“What was the first song or scene you began writing?” Deacon asked. Hein responded that “Welcome to the Rock” was definitely the beginning, but the “you are here” part came later.
An audience member asked about the group’s experience with Newfoundland music and its effect on the show, and there was no shortage of stories. Hein grew up on the sounds of the island, and knew that he wanted to infuse “Come From Away” with the distinctive music, though Sankoff wasn’t sold. After attending a kitchen party at a hockey rink in Newfoundland where “The Navigators” played, Sankoff agreed that the show must be musical. Ashley spent three weeks listening to four iconic Newfoundland tracks and learned a lot about the musicianship of that particular kind of music. He laughed that whenever they would use playoff music at the end of the show, no one would end up leaving, and would dance in their seats instead.
Canadian Club Toronto President-Elect Andrew Graham took the stage to close the event and present the Canadians of the Year Award to Sankoff and Hein. “I come to these lunches expecting to leave smarter about a topic, and I certainly got that today, but it’s rare to have such a heartwarming discussion.” Graham beamed. To the sound and sight of the entire room on their feet, Sankoff and Hein accepted the beautiful crystal award. Graham finished by reading a statement from Michael Rubinoff, who was unable to attend the event: “I want to thank everyone on stage today that brought the show to life along with the hundreds of dedicated artists and students that gave their heart and talents to this show.”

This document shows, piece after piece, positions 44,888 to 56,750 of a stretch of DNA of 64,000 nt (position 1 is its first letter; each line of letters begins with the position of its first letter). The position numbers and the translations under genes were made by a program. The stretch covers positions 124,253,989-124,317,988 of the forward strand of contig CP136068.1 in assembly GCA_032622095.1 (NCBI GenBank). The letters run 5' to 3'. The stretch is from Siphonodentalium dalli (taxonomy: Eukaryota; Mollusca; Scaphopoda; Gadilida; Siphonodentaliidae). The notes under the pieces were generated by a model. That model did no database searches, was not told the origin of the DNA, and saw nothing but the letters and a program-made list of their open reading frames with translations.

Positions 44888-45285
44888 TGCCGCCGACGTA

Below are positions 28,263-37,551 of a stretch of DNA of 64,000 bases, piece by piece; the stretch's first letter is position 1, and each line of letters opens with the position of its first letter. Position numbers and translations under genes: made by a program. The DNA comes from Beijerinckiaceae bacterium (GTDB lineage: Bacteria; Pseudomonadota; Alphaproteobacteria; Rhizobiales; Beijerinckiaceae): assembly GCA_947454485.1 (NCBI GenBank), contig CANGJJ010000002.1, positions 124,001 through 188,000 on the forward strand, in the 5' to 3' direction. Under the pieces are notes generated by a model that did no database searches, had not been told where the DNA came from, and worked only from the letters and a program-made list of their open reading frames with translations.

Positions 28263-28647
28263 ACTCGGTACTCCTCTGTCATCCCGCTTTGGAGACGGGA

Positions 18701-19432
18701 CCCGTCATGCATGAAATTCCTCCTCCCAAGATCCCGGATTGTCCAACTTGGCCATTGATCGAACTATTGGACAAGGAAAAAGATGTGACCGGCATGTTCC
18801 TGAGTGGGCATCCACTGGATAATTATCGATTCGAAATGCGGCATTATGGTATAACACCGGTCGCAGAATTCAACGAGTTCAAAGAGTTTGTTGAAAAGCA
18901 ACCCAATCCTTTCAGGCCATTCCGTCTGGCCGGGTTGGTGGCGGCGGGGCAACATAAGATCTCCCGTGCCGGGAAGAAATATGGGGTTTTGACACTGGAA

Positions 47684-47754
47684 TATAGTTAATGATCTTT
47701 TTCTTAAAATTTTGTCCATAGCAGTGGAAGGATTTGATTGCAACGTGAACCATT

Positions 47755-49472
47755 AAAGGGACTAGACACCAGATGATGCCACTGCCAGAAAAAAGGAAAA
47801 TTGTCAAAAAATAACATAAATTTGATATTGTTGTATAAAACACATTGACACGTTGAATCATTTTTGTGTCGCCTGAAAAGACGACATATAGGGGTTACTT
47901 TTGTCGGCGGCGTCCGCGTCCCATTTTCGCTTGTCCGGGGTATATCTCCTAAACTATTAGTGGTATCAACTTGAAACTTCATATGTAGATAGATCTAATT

It’s no wonder “Come From Away” has enjoyed the kind of success it has seen. In years that have seen so much heartbreak and terror, and carry a feeling that nothing may ever be right again, we still find ourselves laughing. Singing. Dancing. The presence of art and music, and the willingness of people to tell their stories, allow us to escape from the world, even just for a little while. And stories like this one, where something that seemed small, turned into something huge, reminds us that nothing we do is insignificant and there’s nothing stopping us from doing something to better our tomorrows.
Happy Holidays and all the best wishes for a glorious 2018 from all of us here at Canadian Club Toronto!